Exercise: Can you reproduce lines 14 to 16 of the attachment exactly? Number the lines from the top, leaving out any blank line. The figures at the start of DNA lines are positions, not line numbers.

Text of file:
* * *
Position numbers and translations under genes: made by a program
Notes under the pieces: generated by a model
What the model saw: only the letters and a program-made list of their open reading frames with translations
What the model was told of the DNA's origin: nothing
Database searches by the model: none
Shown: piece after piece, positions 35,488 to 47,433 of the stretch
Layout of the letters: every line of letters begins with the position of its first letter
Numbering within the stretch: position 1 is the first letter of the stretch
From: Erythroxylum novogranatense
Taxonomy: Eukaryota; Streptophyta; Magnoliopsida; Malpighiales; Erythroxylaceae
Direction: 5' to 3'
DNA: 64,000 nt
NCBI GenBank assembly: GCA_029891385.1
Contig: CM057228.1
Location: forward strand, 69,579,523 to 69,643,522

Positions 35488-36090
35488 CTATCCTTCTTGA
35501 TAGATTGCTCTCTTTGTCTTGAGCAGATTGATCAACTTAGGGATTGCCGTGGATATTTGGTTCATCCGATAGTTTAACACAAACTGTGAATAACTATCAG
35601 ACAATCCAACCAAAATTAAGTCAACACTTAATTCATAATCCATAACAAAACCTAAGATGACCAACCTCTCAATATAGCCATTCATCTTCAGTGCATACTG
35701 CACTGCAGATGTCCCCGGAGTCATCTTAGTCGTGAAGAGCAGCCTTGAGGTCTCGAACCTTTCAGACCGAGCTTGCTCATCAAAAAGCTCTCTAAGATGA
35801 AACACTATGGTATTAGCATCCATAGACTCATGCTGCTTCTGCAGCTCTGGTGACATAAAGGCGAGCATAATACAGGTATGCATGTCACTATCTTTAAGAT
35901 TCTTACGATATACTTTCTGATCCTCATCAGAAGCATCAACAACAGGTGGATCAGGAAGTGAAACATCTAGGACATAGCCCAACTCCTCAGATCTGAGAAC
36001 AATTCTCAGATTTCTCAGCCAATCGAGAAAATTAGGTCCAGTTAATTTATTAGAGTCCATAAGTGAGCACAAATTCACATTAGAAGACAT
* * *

Contig: CM057228.1
Location: forward strand, 69,579,523 to 69,643,522

Positions 35488-36090